Sun Protection: Sunglasses
One of the key points of sun protection is wearing sunglasses. Sunglasses not only make you look good, they protect your eyes from the sun’s harmful ultraviolet (UV) rays, prevent your eyes from straining in bright conditions and protect your eyes from bugs and flying debris.
But how do you choose sunglasses to suit your lifestyle? Healthcare Global is here to help.
What is UV protection?
UV rays can cause all sorts of problems for the eyes including cataracts, cancer and eye disease. The advice is that you should buy sunglasses that block 99-100 percent of all UV rays. These will be labelled as having 100 percent UV protection or alternatively a UV 400 protection measurement.
There is also a measurement called Visible Light Transmission (VLT) which determines how much light filters through the lenses to your eyes. Measure as a percentage, VLT is affected by the thickness and colour tint of lenses.
Driving and everyday use
For everyday use, style is bound to be a key factor when deciding on a pair of sunglasses and Ray-Ban is the ultimate cool brand as their styles are old-school at the same time as being a modern label must-have.
Polarised lenses are available on the classic Aviator and Wayfarer frames and are ideal for driving in sunny conditions as they eliminate the glare from the road surface, other cars and surrounding buildings. Ray-Ban’s ‘Natural Grey’ lenses have been dubbed as the ‘natural vision lens’, reducing eye strain and squinting but transmitting colours with no distortion.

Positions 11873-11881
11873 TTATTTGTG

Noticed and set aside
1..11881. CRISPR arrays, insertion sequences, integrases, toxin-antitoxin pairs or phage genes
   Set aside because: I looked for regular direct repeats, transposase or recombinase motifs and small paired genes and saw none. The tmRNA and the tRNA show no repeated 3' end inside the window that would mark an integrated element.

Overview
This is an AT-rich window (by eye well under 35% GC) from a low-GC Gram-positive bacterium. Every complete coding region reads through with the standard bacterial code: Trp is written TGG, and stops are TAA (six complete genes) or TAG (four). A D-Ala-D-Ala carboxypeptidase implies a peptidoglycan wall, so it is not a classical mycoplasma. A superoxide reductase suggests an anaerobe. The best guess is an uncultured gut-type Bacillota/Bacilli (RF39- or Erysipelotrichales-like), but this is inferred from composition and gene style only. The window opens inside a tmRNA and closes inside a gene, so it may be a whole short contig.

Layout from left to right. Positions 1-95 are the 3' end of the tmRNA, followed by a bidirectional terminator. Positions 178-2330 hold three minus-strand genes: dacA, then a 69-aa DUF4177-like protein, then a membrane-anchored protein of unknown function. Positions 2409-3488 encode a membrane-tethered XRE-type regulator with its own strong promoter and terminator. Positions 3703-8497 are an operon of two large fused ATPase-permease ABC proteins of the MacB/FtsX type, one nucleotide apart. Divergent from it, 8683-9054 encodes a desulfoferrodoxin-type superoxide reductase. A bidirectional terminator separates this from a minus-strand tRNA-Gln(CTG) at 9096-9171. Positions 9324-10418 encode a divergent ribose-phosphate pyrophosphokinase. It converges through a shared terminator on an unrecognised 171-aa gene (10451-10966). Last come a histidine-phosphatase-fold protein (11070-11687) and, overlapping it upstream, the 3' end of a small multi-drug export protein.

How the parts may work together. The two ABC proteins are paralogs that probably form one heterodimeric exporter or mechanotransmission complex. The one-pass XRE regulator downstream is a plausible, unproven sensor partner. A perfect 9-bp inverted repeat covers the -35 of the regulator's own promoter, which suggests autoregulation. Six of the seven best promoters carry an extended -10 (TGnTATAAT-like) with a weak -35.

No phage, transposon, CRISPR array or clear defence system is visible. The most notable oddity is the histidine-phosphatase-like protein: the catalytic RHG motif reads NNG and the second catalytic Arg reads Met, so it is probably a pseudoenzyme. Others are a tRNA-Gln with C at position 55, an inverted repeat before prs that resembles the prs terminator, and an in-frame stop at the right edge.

Ray-Ban is also leading the way in innovations with Carbon Fibre and CL (Carbon Light) ranges to offer the ultimate in strength and comfort. The lenses in these glasses are good too; polarised with high colour definitions, anti-reflective treatments and glare elimination techniques protects the eyes 100 percent from all UV rays.
Skiing is one of the most harmful activities for the eyes. Snow is highly reflective and generally speaking UV intensity increases by four percent at every 1000 feet above sea level. Snow blindness is the main concern when in high-altitude areas; a very painful, usually temporary blindness caused by exposure to UV rays reflected from snow. For these conditions you need sunglasses that have five-10 percent VLT and have a UV 400 protection. In terms of the shape of the sunglasses – the whole of your eyes should be covered and the frame should ‘wrap’ around your face.
Why not try the Adidas Evil Eye Explorer sunglasses? Each pair comes with two interchangeable lenses and there are a number of different frame and lens options. The ‘space’ lens is the most appropriate for skiing as it offers protection against extreme radiation and glare. Each lens is polycarbonate to offer strength and has anti-fog technology. The glasses also come with a detachable head strap so they can double up as goggles.
Glare and reflections from water is also harmful to your eyes and polarised lenses are probably the best for reducing eye fatigue as they block the light that is reflected from the surface. Polarisation also enhances clarity and enables you to see below the surface of the water; ideal for fishing and surfing.